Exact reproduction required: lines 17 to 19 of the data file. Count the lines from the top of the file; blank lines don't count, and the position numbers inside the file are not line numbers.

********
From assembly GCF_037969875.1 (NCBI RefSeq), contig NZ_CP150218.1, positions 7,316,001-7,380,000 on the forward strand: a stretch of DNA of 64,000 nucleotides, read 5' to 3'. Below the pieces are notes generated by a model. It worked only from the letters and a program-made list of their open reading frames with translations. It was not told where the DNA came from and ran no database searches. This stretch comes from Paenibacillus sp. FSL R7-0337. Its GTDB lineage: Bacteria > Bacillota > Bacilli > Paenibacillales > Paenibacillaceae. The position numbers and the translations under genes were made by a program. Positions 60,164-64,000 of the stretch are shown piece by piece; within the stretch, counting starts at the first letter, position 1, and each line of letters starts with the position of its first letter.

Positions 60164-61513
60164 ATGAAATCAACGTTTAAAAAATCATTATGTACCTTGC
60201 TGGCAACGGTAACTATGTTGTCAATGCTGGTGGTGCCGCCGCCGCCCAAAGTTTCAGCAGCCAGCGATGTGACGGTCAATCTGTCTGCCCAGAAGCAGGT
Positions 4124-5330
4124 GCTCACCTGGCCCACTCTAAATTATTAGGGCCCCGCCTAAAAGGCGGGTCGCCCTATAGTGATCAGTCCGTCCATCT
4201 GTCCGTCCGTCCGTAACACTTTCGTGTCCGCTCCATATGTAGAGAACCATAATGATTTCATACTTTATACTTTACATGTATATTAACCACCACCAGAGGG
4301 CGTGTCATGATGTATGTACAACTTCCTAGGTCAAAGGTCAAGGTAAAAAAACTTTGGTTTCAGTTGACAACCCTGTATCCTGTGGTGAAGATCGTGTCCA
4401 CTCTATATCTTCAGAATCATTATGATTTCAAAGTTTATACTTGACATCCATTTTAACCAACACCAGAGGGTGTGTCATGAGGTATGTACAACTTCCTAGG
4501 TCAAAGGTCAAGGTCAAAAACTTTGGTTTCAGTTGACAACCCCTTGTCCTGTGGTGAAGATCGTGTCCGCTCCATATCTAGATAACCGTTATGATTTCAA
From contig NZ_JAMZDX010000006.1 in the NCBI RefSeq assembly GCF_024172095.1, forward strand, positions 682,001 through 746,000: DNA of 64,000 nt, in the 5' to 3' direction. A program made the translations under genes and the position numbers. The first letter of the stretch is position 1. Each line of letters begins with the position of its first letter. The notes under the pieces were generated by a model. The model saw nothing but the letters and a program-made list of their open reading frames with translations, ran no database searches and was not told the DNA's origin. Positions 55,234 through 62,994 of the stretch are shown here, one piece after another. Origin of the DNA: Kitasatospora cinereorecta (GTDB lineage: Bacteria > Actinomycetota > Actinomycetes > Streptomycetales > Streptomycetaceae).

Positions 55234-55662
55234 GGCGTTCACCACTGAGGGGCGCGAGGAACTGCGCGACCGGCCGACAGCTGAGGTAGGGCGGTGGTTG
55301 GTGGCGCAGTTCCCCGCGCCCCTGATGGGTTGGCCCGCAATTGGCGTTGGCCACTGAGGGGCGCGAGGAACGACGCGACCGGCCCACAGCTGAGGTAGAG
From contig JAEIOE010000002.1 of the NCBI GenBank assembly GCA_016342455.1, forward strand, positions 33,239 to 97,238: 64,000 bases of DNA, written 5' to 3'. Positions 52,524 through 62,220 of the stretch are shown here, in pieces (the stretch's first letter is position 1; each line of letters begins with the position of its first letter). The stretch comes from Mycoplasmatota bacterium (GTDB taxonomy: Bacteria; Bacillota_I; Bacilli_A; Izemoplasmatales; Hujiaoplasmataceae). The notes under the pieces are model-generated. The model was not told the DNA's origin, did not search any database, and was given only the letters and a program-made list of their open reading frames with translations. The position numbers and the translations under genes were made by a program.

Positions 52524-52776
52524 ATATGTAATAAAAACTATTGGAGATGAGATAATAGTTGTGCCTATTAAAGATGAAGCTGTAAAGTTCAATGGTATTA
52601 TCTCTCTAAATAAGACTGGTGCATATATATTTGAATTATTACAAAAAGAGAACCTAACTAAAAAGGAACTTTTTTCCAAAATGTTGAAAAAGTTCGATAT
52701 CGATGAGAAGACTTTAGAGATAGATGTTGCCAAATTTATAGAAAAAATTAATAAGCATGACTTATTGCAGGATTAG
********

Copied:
52524 ATATGTAATAAAAACTATTGGAGATGAGATAATAGTTGTGCCTATTAAAGATGAAGCTGTAAAGTTCAATGGTATTA
52601 TCTCTCTAAATAAGACTGGTGCATATATATTTGAATTATTACAAAAAGAGAACCTAACTAAAAAGGAACTTTTTTCCAAAATGTTGAAAAAGTTCGATAT
52701 CGATGAGAAGACTTTAGAGATAGATGTTGCCAAATTTATAGAAAAAATTAATAAGCATGACTTATTGCAGGATTAG